“I believe my dad knew something was wrong, but he tried to self-diagnose. This happens far too often in the Black American community.”
Black Americans are at an increased risk for pancreatic cancer. The incidence rate is 67% higher than any other ethnic/racial group in the United States. (National Cancer Institute)
When Shettima called Rolfe Foundation, she found the support she was looking for and needed. Now, hand-in-hand with Rolfe, she is committed to educating others—especially the Black community—to raise awareness about the risks and symptoms of pancreatic cancer.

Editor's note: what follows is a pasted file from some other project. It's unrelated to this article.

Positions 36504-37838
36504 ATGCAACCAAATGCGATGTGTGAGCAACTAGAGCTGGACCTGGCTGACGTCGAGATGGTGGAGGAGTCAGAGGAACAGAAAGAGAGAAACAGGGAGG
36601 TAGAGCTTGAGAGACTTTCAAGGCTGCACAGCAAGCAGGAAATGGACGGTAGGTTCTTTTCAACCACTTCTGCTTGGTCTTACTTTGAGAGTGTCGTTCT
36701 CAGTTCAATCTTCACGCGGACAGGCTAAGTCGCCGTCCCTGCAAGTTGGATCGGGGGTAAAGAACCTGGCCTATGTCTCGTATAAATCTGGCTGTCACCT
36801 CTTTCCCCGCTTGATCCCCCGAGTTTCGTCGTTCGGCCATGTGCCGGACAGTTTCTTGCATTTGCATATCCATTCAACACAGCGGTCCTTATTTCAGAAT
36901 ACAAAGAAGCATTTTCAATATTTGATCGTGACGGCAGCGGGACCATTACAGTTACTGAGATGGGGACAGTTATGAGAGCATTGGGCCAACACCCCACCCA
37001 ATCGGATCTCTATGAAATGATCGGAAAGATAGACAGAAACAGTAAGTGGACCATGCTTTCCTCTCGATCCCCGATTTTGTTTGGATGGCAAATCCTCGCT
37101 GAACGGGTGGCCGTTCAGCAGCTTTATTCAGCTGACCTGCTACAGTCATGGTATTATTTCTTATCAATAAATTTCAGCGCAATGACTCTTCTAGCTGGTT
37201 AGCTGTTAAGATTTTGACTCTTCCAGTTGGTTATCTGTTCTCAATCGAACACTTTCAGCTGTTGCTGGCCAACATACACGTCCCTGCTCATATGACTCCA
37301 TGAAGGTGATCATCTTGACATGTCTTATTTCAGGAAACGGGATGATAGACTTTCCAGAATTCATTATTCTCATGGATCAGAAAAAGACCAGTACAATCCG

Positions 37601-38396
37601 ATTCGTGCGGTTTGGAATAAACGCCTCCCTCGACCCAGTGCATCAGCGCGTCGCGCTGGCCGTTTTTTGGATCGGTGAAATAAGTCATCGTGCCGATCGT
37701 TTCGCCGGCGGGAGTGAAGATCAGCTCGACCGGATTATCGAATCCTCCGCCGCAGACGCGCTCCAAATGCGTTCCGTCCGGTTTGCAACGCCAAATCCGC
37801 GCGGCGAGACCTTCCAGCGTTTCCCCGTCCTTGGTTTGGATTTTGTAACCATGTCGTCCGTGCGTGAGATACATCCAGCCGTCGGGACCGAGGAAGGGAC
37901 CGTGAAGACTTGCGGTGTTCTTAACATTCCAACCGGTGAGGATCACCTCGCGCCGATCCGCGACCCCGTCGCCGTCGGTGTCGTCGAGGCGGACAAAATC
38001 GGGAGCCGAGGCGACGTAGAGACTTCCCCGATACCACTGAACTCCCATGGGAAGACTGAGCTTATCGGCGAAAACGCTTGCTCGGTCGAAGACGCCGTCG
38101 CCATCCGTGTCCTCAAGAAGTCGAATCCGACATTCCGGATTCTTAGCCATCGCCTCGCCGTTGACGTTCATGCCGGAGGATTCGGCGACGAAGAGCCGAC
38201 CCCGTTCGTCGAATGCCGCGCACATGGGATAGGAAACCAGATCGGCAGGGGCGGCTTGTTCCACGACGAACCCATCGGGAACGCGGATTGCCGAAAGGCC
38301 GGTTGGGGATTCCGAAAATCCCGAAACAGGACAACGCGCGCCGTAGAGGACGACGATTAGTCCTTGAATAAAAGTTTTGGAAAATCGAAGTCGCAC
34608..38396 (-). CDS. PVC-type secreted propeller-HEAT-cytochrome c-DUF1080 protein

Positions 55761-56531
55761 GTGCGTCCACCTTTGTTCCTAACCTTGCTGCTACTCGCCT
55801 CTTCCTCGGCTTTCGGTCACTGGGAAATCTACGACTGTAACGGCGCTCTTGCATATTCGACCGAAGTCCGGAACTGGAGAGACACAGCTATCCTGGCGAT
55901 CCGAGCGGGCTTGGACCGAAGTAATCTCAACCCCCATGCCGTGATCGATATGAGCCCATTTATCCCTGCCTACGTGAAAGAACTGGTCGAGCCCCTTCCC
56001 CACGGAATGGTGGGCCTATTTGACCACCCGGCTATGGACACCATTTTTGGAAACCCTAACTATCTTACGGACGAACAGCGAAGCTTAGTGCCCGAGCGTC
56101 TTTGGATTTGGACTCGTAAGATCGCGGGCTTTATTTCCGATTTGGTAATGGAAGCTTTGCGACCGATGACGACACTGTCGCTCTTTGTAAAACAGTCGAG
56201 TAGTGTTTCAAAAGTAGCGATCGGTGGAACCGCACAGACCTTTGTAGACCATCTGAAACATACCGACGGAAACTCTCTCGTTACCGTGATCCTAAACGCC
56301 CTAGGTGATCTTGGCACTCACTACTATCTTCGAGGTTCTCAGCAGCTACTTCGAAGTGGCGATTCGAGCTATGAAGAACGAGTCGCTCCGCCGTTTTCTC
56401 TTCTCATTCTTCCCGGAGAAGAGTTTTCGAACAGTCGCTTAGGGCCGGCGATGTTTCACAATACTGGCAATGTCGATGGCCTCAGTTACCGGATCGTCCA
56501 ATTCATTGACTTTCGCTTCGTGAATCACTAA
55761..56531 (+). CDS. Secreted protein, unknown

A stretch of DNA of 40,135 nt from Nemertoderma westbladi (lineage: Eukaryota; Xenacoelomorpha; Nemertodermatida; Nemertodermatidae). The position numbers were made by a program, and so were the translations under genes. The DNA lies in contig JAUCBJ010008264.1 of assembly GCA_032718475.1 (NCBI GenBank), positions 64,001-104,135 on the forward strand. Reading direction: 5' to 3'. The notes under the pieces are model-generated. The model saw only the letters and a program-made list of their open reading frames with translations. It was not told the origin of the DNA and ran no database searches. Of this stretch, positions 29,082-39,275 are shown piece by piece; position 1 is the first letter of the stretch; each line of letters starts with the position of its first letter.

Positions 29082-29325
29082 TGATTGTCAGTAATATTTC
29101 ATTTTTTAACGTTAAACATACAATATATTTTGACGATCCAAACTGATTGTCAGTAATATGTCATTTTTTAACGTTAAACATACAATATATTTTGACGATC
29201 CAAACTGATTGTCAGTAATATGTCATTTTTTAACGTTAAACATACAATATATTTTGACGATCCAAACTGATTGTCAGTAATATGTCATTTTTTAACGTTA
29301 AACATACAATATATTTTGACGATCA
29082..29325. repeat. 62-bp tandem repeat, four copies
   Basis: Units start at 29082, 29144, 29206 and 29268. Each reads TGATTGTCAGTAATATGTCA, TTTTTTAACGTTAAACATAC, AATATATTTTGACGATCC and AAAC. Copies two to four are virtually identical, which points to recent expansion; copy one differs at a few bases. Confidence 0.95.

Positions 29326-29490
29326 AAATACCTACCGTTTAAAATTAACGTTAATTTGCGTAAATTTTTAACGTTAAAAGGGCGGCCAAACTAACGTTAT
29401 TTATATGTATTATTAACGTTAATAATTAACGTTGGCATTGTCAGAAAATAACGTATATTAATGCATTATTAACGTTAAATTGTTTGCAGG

“It’s a hurt that never goes away, but I know he is in a better place and that his spirit lives on. I know he would want me to use his memory in a good way. Even pushing through tears and grieving, I still want to help educate.”